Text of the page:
[Spellyans] chi v chy
njawilliams at gmail.com
Thu May 6 14:13:03 BST 2010
Of course not. The word ryver was borrowed into spoken Cornish by
native speakers of Cornish and was the word used by speakers of the
There is no evidence at all that yalgh, for example, was in use in the
spoken language. It was borrowed into Neo-Cornish by non-natives out
of sheer purism.
My objection is to words borrowed from Breton for the express
purpose of avoiding a word in use in the texts. Cornish is full of
words from Latin and from Old English, though we often don't recognise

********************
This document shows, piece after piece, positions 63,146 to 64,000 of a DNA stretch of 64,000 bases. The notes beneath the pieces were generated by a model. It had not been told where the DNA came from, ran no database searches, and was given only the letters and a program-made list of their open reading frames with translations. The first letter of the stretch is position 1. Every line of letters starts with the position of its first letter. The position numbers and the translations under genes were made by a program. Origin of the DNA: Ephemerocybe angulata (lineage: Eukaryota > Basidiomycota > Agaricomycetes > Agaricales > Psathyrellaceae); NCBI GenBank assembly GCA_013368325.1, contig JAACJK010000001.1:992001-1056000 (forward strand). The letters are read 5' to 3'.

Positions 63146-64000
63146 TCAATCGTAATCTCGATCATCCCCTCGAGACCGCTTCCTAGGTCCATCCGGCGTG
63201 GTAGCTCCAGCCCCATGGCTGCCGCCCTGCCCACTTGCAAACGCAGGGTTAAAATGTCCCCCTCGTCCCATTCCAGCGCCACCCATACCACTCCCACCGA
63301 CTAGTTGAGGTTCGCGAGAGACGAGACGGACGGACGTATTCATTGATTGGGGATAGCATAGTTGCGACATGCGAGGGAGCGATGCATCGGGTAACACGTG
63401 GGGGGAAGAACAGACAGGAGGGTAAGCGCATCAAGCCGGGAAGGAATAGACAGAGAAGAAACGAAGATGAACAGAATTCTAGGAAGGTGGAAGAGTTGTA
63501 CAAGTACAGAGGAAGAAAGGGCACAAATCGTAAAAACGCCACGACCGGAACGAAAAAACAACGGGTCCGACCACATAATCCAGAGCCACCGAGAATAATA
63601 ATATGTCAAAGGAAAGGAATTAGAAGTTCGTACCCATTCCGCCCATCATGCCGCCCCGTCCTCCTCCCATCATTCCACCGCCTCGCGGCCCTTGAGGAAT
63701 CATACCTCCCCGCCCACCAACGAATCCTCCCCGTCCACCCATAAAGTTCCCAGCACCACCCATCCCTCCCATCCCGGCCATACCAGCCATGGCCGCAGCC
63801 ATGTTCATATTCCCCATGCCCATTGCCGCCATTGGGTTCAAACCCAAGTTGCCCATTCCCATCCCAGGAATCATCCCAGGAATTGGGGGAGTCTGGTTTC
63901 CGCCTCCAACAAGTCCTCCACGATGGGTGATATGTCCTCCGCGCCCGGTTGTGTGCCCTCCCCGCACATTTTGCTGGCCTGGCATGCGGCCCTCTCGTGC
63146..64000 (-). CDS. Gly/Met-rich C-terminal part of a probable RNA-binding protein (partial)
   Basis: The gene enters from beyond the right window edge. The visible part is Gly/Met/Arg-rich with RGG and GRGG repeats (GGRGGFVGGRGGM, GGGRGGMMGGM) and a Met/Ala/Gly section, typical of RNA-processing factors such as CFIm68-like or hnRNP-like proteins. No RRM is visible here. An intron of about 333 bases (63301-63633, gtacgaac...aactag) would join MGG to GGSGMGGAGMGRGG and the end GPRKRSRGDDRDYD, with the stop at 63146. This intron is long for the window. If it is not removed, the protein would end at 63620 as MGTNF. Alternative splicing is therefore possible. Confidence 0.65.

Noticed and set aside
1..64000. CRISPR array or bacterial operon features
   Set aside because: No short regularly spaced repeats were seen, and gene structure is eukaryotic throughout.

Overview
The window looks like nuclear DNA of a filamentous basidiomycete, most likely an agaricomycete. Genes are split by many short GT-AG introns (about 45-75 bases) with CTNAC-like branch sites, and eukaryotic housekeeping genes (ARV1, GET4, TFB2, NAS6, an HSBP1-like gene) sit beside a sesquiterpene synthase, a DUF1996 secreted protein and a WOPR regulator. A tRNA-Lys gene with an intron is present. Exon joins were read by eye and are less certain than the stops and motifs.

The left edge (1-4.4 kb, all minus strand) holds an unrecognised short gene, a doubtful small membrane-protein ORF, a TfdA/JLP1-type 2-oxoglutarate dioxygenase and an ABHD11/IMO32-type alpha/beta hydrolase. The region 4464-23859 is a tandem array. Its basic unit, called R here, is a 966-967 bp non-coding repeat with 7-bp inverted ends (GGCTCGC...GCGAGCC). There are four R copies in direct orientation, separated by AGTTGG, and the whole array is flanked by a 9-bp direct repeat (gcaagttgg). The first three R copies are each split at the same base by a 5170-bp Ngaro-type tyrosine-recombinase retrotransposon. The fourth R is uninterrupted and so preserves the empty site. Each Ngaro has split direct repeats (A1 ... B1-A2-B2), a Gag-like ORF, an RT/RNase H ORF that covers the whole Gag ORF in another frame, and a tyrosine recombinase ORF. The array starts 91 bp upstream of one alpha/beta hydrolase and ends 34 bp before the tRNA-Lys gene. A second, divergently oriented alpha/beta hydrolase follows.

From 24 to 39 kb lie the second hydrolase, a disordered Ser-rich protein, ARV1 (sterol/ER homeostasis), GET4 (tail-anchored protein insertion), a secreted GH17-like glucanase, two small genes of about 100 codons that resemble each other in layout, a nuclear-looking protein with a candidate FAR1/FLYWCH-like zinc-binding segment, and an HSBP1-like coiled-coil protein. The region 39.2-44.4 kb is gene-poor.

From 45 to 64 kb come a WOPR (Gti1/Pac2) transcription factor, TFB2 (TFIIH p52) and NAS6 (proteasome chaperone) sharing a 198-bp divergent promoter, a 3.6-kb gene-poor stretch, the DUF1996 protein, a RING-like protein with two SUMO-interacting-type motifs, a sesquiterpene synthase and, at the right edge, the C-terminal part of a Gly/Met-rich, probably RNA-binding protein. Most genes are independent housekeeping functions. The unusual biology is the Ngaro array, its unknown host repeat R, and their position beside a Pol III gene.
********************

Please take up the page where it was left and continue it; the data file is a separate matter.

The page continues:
them as such, e.g. cùsca < quiesco; collel < cultellum; pronter <
primitir < presbyter;
nefra < næfre.
In fact the presence of such a common temporal adverb as nefra < næfre
in Cornish is an indication of how heavily influenced the language was
by English. In this respect it is wholly different from Breton. Breton
is useful for filling occasional gaps in our lexicon, but it should
not, in my view be used as the template for recasting Cornish entirely.
On 6 Me 2010, at 13:41, Craig Weatherhill wrote:
> Isn't that a contradiction, Nicholas?
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